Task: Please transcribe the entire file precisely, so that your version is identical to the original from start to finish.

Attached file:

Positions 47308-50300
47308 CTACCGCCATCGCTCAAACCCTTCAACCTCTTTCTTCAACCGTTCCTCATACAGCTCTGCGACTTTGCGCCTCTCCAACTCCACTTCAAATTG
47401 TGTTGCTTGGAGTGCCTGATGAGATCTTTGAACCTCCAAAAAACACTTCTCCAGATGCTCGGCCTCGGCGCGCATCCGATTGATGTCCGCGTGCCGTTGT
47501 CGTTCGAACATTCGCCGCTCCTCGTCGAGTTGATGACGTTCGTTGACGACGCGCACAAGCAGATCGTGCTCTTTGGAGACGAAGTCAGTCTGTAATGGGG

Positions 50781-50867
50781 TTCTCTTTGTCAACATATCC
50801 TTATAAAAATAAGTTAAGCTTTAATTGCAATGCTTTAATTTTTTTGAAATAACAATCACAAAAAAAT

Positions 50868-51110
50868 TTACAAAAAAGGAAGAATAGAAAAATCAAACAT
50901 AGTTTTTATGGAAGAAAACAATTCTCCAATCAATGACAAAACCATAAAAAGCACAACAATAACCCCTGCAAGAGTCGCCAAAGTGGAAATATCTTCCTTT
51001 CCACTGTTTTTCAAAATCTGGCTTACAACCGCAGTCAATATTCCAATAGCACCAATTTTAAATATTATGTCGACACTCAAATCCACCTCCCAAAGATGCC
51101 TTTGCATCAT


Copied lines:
Positions 47308-50300
47308 CTACCGCCATCGCTCAAACCCTTCAACCTCTTTCTTCAACCGTTCCTCATACAGCTCTGCGACTTTGCGCCTCTCCAACTCCACTTCAAATTG
47401 TGTTGCTTGGAGTGCCTGATGAGATCTTTGAACCTCCAAAAAACACTTCTCCAGATGCTCGGCCTCGGCGCGCATCCGATTGATGTCCGCGTGCCGTTGT
47501 CGTTCGAACATTCGCCGCTCCTCGTCGAGTTGATGACGTTCGTTGACGACGCGCACAAGCAGATCGTGCTCTTTGGAGACGAAGTCAGTCTGTAATGGGG

Positions 50781-50867
50781 TTCTCTTTGTCAACATATCC
50801 TTATAAAAATAAGTTAAGCTTTAATTGCAATGCTTTAATTTTTTTGAAATAACAATCACAAAAAAAT

Positions 50868-51110
50868 TTACAAAAAAGGAAGAATAGAAAAATCAAACAT
50901 AGTTTTTATGGAAGAAAACAATTCTCCAATCAATGACAAAACCATAAAAAGCACAACAATAACCCCTGCAAGAGTCGCCAAAGTGGAAATATCTTCCTTT
51001 CCACTGTTTTTCAAAATCTGGCTTACAACCGCAGTCAATATTCCAATAGCACCAATTTTAAATATTATGTCGACACTCAAATCCACCTCCCAAAGATGCC
51101 TTTGCATCAT